Style and Technique

(Comprehensive Guide to Short Stories, Critical Edition)

“First Love and Other Sorrows” is told in the first person by an unnamed narrator who implies that he is describing past events. Perhaps wishing to set the record straight, he is fair and generous in his portrayals of these events. Objectivity and clarity are fundamental parts of the story’s technique. The reader learns of the characters’ thoughts and feelings not through the pronouncements of an omniscient narrator but rather through what the characters say and do. For example, at the beginning of the story, the narrator explains his mother’s saying that the family would “have to settle for sandwiches” one night with the observation that “my mother pretended that now all the cooking was done for my masculine benefit.” It is up to the reader to notice that the next thing that the mother talks about is a suit for her daughter: “Ninety dollars isn’t too much for a good suit, don’t you think?” During the 1950’s, ninety dollars was in fact a great deal of money to many families.

At the end of the story, the sister comes home after an evening out with the news that she is engaged. The narrator begins to eat some chicken as he discusses the big news with his sister in the kitchen. His sister joins him in eating chicken, saying: “I guess emotion makes people hungry.” The mother then enters the room and asks her son: “Are you eating at this time of night?” When his sister says that she is also hungry, the mother decides to heat up some soup. The narrator relates this exchange without comment. Such clarity and objectivity about a brief, telling moment of family interplay permit readers to feel that they are witnessing, rather than reading about, this little gathering in the kitchen. It is up to the reader to infer that the narrator is gratified that his sister is actually joining him in something, treating him as an equal, and taking his side against their mother. The moment makes a nice contrast with the scene opening the story in which the narrator is eating sandwiches that his mother has made for him.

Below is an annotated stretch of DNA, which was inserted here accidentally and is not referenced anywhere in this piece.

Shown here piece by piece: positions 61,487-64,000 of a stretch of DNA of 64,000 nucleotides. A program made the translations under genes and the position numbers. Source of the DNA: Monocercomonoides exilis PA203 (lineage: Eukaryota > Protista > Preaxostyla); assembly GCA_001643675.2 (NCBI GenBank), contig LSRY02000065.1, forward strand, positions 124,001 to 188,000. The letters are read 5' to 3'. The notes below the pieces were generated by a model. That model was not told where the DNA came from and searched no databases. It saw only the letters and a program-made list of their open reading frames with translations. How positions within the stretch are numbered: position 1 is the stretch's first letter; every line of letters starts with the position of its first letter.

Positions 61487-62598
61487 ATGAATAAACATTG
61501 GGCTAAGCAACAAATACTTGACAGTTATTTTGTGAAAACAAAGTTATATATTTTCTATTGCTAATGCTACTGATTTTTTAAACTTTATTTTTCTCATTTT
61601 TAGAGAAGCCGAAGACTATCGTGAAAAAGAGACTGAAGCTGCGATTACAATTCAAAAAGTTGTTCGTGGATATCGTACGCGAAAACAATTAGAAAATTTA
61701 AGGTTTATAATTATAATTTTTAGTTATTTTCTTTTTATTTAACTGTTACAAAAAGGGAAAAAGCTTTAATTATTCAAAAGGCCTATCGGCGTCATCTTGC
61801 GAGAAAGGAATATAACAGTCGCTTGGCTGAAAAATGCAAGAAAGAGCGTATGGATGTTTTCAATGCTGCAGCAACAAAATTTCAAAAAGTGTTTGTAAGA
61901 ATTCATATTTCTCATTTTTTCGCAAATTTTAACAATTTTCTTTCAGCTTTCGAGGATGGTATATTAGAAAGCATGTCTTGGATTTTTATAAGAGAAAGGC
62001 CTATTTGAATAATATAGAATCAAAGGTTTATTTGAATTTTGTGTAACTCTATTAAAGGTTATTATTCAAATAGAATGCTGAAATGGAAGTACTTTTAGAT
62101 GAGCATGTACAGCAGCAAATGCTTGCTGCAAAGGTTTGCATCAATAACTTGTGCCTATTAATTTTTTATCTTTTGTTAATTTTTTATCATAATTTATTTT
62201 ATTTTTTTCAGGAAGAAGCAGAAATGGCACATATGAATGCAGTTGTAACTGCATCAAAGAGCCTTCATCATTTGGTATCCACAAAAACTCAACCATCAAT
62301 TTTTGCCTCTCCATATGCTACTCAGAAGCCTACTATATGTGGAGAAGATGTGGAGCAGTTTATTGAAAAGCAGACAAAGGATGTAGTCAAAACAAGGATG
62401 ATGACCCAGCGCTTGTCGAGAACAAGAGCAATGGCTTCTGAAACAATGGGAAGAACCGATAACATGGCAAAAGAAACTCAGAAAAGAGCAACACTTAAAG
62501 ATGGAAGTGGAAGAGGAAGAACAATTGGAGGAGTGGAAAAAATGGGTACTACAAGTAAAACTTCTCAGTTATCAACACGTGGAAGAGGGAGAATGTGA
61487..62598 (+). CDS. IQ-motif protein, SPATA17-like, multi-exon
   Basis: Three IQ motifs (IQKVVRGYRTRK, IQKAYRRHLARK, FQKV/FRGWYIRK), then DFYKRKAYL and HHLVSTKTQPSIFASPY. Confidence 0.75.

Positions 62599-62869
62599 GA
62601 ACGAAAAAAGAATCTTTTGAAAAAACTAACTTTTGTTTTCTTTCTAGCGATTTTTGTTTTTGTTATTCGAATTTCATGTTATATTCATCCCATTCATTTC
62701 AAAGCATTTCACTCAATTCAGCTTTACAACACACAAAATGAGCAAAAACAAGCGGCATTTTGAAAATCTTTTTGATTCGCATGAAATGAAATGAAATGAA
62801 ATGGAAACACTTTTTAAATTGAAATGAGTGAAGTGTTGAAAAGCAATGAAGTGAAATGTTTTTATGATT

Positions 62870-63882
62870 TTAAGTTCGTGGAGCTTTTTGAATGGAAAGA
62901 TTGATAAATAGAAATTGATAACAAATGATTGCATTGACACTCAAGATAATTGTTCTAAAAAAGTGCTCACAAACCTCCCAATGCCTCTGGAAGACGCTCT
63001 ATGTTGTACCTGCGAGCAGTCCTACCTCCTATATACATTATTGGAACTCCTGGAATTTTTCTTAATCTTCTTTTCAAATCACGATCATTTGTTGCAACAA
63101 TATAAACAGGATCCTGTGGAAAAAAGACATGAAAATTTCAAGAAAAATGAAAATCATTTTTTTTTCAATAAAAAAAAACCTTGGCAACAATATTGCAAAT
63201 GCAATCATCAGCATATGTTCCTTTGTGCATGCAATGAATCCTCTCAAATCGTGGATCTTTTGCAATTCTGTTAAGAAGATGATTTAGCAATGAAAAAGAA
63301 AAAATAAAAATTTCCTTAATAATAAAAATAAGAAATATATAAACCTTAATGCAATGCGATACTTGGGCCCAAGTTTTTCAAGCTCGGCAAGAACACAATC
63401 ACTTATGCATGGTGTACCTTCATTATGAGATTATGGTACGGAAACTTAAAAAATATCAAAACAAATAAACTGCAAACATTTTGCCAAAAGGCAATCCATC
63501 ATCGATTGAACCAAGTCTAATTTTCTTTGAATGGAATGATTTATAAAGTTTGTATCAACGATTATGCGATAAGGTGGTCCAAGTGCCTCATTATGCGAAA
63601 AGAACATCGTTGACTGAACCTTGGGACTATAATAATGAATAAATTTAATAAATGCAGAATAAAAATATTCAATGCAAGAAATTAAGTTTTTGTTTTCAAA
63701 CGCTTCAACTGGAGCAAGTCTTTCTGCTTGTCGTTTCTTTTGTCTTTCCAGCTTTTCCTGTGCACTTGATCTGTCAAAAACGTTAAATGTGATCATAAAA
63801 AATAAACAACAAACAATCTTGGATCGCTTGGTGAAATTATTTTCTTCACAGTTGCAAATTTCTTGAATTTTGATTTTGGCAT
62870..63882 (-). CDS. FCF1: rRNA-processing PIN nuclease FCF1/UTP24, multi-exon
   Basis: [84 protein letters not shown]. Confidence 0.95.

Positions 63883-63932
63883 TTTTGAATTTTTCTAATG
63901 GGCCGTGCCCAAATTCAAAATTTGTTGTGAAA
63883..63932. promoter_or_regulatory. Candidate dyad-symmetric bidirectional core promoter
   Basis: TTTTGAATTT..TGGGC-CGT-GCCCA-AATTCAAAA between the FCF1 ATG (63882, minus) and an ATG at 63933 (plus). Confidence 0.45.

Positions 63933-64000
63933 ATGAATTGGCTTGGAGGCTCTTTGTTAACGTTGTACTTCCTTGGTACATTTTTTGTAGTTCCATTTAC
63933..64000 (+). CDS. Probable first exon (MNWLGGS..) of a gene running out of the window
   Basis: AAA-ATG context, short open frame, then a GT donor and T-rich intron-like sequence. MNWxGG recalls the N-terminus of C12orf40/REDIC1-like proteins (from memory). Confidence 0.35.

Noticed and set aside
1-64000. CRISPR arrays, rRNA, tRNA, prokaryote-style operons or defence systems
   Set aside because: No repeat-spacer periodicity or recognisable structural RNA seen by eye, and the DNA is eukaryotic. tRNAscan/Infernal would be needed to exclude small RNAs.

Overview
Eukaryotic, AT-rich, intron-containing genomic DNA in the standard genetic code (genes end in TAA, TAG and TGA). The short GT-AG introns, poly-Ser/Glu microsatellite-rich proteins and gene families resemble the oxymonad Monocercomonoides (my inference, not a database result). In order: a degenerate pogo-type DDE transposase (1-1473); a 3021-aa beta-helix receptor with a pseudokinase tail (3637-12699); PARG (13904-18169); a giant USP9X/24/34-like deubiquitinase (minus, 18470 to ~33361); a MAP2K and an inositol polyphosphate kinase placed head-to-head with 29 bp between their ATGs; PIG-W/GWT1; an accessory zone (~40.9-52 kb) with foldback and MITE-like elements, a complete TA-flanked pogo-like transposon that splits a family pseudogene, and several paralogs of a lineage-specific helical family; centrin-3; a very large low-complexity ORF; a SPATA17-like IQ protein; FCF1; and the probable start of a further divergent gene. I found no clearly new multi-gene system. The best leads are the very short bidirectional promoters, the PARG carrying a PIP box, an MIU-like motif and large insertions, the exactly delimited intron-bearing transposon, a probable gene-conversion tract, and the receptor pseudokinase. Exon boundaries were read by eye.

(Masterpieces of American Literature)

Bawer, Bruce. “A Genius for Publicity.” The New Criterion 7 (December, 1988): 58-69.

Bidney, Martin. “Song of Innocence and of Experience: Rewriting Blake in Brodkey’s ’Piping Down the Valleys Wild.’” Studies in Short Fiction 31 (Spring, 1994): 237-246.

Braham, Jeanne. “The Power of Witness.” The Georgia Review 52 (Spring, 1998): 168-180.

Brodkey, Harold. This Wild Darkness: The Story of My Death. New York: Henry Holt, 1996.

Dolan, J. D. “Twilight of an Idol.” Nation 262 (March 25, 1995): 35-36.

Kermode, Frank. “I Am Only Equivocally Harold Brodkey.” The New York Times Book Review, September 18, 1988, 3.

Mano, D. Keith. “Harold Brodkey: The First Rave.” Esquire 87 (January, 1977): 14-15.

Weiseltier, Leon. “A Revelation.” The New Republic 192 (May 20, 1985): 30-33.